July 4th has been celebrated as the birth of American independence since 1776. Tonight, the sky will be illuminated with stunning fireworks displays that are taking place all over the US. But according to a new study, such festivities may have an unintended consequence – a significant increase in air pollution.
Published in the journal Atmospheric Environment, the study identifies a rise in fine particulate matter, or PM2.5 – particles that are 2.5 micrometers in diameter and smaller – on the evening of July 4th and the morning of July 5th.
According to the US Environmental Protection Agency (EPA), these small particles are a health concern; they can easily pass through the throat and nose to the lungs, which can trigger shortness of breath, coughing, wheezing and asthma attacks, as well as long-term health effects – such as stroke and heart attack and death from lung and heart disease.
It is well known that fireworks can present health risks. Last year, a Spotlight feature from Medical News Today noted that firework injuries – such as burns and other injuries to the hands, eyes and legs – increased by 30% compared with the previous year.
According to the researchers of this latest study – including Dian J. Seidel of the National Oceanic and Atmospheric Association (NOAA) Air Resources Laboratory in College Park, MD – previous studies had identified increases in air pollutants during and following fireworks displays.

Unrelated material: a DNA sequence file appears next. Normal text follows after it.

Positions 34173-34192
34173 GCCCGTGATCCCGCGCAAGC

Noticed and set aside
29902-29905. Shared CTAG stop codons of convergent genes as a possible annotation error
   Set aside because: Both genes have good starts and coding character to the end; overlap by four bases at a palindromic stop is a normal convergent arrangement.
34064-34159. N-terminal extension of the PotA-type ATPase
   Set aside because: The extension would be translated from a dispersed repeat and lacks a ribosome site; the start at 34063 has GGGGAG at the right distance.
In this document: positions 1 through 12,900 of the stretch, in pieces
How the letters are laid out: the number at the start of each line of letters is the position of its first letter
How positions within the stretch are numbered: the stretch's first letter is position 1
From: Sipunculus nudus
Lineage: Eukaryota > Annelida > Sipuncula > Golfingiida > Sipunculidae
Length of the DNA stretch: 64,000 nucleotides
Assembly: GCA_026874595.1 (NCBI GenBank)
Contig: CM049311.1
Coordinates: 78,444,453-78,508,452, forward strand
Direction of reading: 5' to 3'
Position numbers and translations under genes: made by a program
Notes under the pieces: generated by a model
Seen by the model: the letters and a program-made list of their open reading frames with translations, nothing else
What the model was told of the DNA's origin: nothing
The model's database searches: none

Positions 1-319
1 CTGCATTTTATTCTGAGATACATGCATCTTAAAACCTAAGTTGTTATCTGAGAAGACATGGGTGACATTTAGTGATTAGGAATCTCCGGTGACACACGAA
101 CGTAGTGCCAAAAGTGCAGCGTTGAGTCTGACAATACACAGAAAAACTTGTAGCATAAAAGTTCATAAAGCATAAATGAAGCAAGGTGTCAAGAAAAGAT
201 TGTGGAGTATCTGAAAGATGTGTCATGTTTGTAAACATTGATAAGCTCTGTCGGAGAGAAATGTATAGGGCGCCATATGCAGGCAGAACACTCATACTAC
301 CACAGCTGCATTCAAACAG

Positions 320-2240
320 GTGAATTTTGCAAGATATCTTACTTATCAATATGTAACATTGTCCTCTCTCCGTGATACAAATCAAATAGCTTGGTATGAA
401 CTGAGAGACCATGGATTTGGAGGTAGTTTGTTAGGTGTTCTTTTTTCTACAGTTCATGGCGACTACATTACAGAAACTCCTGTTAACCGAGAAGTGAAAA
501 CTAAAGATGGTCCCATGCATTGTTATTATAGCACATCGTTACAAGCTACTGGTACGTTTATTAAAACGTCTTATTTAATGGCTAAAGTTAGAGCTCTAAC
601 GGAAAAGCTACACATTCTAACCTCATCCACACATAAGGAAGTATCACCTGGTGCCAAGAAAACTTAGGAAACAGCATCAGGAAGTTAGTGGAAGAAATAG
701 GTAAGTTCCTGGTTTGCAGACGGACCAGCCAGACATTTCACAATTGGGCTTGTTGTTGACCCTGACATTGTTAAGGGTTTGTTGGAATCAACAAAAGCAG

“But no study to date has explored fireworks’ effects on air quality over large regions using systematic observations over multiple years to estimate typical regional PM [particulate matter] increases,” they note.
Seidel and study co-author Abigail N. Birnbaum, of the University of Maryland and student intern at NOAA, set out to address this research gap, assessing the air quality of 315 sites across the US on every 4th July between 1999 and 2013.
“We chose the holiday, not to put a damper on celebrations of America’s independence, but because it is the best way to do a nationwide study of the effects of fireworks on air quality,” says Siedel.
The researchers analyzed the hourly concentrations of fine particulate matter on the evening of July 4th, comparing them with those of the days before and after,
The team found that on average, concentrations of fine particulate matter were 42% higher on the evening of July 4th, compared with the days before and after the holiday. Levels reached their highest between 9 pm and 10 pm, with increases beginning at 8 pm. The increases lasted until around midday on July 5th.
The researchers identified variations in PM2.5 concentrations between air quality monitoring sites, which appeared to be dependent on weather conditions and how close the fireworks were to the site.
For example, concentrations were around 370% higher on the evening of July 4th at one site where the fireworks were set off in a field adjacent to it – which the team says is at a level well above the maximum 24-hour limit of 35 mcg per cubic meter set by the EPA.
Commenting on the findings, Seidel says:
“These results will help improve air quality predictions, which currently don’t account for fireworks as a source of air pollution. The study is also another wake-up call for those who may be particularly sensitive to the effects of fine particulate matter.”
The team notes that while the EPA do not regulate fireworks, they do recommend that individuals who are sensitive to air pollution – such as those with asthma – watch fireworks displays from a distance and ensure they have any required medication to hand.